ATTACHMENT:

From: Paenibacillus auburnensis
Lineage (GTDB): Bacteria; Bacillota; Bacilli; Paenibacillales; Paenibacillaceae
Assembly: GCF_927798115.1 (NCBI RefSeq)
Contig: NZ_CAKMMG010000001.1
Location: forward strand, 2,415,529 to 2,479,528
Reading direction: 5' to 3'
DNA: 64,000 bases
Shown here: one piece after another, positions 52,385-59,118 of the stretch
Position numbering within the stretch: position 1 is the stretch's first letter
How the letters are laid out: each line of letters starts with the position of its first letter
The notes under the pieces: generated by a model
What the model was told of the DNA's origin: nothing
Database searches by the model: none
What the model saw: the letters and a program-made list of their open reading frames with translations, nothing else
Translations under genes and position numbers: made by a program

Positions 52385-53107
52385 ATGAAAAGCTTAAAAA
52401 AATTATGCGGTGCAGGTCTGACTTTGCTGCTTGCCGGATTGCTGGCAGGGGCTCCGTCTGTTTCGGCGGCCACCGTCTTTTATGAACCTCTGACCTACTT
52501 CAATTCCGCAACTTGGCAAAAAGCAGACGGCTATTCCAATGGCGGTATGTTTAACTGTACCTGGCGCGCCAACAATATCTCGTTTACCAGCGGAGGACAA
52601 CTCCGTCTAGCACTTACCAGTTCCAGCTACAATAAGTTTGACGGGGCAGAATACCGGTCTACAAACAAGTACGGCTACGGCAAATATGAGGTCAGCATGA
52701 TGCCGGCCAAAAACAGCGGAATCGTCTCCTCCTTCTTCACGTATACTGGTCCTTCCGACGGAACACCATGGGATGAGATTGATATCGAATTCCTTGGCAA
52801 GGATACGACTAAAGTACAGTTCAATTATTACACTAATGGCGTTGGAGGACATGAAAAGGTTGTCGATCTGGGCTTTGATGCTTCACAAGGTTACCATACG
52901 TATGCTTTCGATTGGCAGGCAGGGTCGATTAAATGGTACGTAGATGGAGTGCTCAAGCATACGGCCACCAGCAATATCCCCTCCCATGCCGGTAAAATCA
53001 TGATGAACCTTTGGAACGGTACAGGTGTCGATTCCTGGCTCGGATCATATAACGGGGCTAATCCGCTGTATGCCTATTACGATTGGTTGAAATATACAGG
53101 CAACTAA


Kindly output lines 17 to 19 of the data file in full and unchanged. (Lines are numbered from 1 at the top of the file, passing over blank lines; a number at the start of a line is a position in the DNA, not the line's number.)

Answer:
52385 ATGAAAAGCTTAAAAA
52401 AATTATGCGGTGCAGGTCTGACTTTGCTGCTTGCCGGATTGCTGGCAGGGGCTCCGTCTGTTTCGGCGGCCACCGTCTTTTATGAACCTCTGACCTACTT
52501 CAATTCCGCAACTTGGCAAAAAGCAGACGGCTATTCCAATGGCGGTATGTTTAACTGTACCTGGCGCGCCAACAATATCTCGTTTACCAGCGGAGGACAA